“Manual testing is simply not an option going forward.”
We recently caught up with a senior quality manager at one of the country’s leading life sciences companies – who also happens to be a Worksoft customer. “In 2015, if you’re not doing automation, you’re going to fall behind,” he explained. Well, there’s no risk of that on his watch!
This multi-billion dollar life sciences company has a global presence and a long track record of success with strong performance and continuous innovation, growing to nearly 10,000 employees today. That growth has come organically as well as thru acquisitions – where they have tended to leave acquired software systems and processes in place. And because it’s in life sciences, it’s a regulated industry with significant compliance and reporting requirements.
Challenge #1: The Cost of Manual Testing
“We don’t have a dedicated testing team. We pull business analysts out of the business to test. We had over 400 people signed up as testers!”
During their last major SAP enhancement project, the company had more than 100 people testing on any given day, full time for 20 weeks – performing thousands of repetitive manual tests. The estimate was that the company was spending about $500,000 a week on testing with a total cost in the multi-millions of dollars.
“Very, very expensive. And at the end of the day what do you have? You have a bunch of executed tests – and that money is gone. If you want to repeat a test, you have to do it all again – and that’s a really expensive proposition. Pure cost, and no asset.” Of course, you can’t afford to have an outage that shuts down the business, so you have certainty of that. But the company wanted much more – speed, staff efficiency, and higher quality.
Challenge #2: The Pace of Change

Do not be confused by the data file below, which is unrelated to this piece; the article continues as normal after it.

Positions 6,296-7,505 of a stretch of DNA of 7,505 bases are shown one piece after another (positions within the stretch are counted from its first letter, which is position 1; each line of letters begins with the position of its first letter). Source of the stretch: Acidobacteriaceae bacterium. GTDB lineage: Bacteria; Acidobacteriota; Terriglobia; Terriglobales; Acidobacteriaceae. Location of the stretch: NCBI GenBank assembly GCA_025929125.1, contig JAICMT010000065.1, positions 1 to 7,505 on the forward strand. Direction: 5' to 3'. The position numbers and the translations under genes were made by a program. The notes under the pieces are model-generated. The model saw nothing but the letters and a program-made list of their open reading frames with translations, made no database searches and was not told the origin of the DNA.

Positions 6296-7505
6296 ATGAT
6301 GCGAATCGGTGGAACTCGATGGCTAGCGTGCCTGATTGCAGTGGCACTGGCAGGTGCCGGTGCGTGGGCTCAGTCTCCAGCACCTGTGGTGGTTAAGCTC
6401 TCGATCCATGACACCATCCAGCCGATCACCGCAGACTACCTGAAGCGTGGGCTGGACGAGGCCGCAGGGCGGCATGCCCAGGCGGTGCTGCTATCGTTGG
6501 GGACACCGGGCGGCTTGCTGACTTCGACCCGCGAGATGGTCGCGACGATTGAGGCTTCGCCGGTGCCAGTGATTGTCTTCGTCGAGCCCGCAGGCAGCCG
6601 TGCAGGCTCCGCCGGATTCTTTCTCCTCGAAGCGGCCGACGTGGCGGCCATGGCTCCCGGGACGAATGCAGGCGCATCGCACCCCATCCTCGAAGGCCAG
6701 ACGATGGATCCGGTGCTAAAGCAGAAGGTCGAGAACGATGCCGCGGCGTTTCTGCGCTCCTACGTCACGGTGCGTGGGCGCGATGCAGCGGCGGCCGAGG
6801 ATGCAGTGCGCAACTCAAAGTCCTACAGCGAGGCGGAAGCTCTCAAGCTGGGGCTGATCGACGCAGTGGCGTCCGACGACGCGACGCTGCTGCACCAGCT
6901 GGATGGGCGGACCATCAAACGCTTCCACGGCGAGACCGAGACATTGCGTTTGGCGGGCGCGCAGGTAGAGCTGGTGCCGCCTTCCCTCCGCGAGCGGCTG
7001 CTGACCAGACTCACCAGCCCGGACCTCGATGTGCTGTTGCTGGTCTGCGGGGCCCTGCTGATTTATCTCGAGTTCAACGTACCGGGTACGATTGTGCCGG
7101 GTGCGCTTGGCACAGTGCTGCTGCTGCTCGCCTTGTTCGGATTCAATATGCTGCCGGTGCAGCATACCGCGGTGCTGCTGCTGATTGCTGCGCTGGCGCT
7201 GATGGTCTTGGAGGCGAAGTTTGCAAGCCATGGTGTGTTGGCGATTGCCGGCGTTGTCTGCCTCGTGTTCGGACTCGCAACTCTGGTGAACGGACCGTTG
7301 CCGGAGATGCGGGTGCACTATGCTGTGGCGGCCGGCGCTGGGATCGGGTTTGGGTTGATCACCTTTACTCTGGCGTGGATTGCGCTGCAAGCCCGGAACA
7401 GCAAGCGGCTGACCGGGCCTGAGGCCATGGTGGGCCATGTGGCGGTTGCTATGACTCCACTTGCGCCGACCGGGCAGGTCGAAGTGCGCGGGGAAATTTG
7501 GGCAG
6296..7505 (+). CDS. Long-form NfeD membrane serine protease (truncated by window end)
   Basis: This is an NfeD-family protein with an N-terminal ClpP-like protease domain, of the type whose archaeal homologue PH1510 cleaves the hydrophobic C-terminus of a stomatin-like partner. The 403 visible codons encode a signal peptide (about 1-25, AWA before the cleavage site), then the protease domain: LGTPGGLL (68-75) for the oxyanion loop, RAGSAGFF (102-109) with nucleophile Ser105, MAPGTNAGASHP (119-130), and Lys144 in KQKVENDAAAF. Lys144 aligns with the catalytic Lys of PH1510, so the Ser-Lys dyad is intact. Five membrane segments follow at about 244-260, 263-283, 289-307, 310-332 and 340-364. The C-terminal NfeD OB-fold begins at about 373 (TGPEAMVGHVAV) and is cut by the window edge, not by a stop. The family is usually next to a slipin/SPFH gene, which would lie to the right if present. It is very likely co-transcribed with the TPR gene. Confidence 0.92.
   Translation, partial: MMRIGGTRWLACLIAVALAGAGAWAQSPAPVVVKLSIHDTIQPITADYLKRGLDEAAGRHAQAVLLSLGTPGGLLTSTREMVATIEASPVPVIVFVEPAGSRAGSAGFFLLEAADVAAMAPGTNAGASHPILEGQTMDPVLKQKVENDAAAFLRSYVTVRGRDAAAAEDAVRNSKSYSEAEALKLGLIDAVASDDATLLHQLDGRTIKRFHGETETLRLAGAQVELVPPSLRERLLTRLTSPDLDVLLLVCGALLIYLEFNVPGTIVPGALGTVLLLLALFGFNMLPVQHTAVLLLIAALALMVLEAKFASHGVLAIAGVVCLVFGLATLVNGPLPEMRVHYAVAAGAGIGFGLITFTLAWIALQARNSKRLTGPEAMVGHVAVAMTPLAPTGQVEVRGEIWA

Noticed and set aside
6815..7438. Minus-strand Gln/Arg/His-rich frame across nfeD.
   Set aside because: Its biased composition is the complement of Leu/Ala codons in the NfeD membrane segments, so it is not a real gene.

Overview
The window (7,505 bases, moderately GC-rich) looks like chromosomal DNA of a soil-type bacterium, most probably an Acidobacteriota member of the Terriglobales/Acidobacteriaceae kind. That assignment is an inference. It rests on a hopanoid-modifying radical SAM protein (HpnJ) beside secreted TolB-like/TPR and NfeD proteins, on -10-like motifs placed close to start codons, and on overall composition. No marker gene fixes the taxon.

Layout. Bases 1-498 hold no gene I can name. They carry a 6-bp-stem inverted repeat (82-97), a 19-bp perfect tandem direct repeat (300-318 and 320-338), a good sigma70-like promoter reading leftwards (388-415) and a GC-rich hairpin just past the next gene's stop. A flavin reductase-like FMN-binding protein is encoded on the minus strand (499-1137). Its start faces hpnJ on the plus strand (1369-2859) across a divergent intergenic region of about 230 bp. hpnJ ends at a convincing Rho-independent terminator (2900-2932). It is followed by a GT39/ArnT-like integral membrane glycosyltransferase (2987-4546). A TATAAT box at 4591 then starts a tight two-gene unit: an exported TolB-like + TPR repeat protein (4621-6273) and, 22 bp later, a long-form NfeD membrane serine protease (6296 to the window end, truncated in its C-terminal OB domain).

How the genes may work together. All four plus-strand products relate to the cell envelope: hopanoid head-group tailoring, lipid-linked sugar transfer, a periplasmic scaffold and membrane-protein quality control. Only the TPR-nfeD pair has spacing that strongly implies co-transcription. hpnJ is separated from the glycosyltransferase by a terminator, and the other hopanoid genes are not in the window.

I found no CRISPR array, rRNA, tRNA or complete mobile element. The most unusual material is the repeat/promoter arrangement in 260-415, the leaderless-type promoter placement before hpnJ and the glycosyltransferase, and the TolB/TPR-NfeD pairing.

“The other issue we face as an IT organization is the drive to do things faster. To be successful, we have to enable the business to move faster. But we also have to protect the business – keep the lights on, keep the ‘trains running on time.’ Yet that has traditionally meant going slower. So there is that dichotomy.”
“If you want to go faster without changing the way you do business, the only way to do that is to reduce quality. And that risk is unacceptable. So we had to do something different.”
He mentioned Amazon, a company that has been able to push technology changes to production every 11 seconds all while reducing outages by 75% since 2006. How had they done it? “They’re not doing manual testing. They don’t have an army of people clicking on keyboards. They do automation.”
How to “Sell” Test Automation Internally
The company had several objectives in mind when they turned to automation:
- Improve the quality of their systems: Eliminating the risk of glitches and business process disruption when applications fail
- Reduce test cycle time: Accelerating projects
- More efficient use of resources: Giving business analysts their time back
- Improve reporting on “system health:” Answering the question “Is every system ready for business?”
To get started on the path to automation, gaining organizational support is an essential first step. “You have to sell the idea internally — and you need data to sell.” In other words, developing compelling proof points that explain the need for a new approach. He suggested three steps that worked well in his organization:
- Estimate the cost of manual testing. Estimate how many people, how many hours, figure an average hourly rate, and put a dollar value on the total cost.